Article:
A Texas attorney will be sentenced in November for up to 5 years for making false statements in connection with his TN visa status.
After obtaining TN visa status in 1997 with a law firm, the attorney purchased the law practice in 2000, and became the majority shareholder. He then apparently used that firm to sponsor his TN visa applications for the next 14 years. Questions about his ownership must have been raised as a possible violation of the self-employment prohibitions under TN status. But when asked by investigators in 2014, the attorney falsely told investigators that another attorney was the majority shareholder of the firm. The attorney was later indicted for making false statements in connection with his application.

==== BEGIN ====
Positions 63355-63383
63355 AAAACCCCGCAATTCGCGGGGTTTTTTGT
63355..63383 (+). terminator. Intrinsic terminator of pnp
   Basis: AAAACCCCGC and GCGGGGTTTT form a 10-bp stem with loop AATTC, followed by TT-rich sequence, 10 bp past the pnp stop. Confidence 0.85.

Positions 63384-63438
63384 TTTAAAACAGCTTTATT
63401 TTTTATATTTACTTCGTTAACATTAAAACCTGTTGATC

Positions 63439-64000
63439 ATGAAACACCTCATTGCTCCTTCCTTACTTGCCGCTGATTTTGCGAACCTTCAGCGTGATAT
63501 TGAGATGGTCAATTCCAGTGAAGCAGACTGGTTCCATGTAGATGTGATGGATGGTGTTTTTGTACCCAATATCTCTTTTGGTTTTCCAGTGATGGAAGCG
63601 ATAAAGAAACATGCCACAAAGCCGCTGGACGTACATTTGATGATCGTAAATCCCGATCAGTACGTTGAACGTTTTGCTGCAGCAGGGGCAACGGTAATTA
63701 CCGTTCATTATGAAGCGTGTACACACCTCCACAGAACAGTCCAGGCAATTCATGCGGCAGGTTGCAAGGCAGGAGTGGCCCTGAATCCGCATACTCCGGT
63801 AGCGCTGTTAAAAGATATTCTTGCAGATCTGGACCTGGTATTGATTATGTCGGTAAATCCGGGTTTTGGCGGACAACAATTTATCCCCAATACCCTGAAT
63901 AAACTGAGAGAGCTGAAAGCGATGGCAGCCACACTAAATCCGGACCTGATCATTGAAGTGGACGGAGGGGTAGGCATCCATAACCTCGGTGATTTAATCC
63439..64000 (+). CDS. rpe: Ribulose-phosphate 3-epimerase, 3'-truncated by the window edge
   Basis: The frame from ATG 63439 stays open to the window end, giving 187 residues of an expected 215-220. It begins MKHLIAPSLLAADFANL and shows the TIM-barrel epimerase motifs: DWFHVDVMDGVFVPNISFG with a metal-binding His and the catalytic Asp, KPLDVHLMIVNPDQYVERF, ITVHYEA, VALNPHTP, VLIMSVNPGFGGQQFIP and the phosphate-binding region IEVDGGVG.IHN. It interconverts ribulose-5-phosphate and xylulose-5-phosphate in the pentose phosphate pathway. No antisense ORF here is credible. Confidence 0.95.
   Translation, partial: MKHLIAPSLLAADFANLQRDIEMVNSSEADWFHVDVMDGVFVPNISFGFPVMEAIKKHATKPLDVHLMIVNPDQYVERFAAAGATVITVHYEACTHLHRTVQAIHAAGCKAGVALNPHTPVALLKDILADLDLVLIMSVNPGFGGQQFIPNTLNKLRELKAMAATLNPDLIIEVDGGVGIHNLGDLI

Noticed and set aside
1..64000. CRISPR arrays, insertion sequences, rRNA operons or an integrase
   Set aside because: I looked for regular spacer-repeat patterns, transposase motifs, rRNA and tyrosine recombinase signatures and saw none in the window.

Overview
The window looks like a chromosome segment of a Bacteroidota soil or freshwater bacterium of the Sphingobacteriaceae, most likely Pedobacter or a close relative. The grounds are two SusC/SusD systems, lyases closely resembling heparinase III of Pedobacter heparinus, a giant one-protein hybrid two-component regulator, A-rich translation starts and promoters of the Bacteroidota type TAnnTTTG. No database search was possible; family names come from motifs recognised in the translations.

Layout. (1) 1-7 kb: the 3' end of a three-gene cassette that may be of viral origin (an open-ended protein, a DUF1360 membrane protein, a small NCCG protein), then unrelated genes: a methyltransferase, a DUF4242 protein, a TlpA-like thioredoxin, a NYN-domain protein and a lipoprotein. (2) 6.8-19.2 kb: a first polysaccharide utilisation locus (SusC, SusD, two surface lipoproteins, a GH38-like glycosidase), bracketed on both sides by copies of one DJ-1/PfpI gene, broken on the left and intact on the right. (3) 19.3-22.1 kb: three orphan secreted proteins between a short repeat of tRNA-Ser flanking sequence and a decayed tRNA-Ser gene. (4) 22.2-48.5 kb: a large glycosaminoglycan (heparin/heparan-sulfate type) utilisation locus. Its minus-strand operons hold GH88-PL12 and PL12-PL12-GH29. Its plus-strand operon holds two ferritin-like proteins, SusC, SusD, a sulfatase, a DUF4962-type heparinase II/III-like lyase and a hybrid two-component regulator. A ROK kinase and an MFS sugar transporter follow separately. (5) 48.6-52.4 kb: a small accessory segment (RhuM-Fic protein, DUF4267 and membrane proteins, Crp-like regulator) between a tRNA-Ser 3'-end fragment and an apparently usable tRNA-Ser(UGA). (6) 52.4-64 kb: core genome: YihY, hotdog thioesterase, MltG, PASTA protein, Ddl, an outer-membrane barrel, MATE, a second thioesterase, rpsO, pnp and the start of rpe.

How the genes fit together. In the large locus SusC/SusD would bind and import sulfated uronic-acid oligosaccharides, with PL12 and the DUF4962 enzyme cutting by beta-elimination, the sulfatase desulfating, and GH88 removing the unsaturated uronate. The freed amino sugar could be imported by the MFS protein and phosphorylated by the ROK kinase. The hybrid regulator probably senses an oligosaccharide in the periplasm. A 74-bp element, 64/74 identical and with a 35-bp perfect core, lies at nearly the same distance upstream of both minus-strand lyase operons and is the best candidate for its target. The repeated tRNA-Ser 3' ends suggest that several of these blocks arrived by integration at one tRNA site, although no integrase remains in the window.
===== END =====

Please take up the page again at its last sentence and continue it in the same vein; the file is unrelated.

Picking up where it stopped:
While there is no bright line test for what will violate the self-employment prohibitions under TN status, a TN visa applicant who is the sole or primary owner of the business generally would run afoul of this restriction. Normally, if U.S. immigration determines that a TN visa applicant is engaging in self-employment, the result will simply be a denial of the application. In more severe cases, there can also be a risk of expedited removal, which carries a 5-year bar to re-entry to the U.S. These are civil penalties. It is rare to see a criminal prosecution in connection with a TN visa, but as we can see with this case, TN visa applicants can face criminal prosecution for egregious misconduct in connection with their visa applications.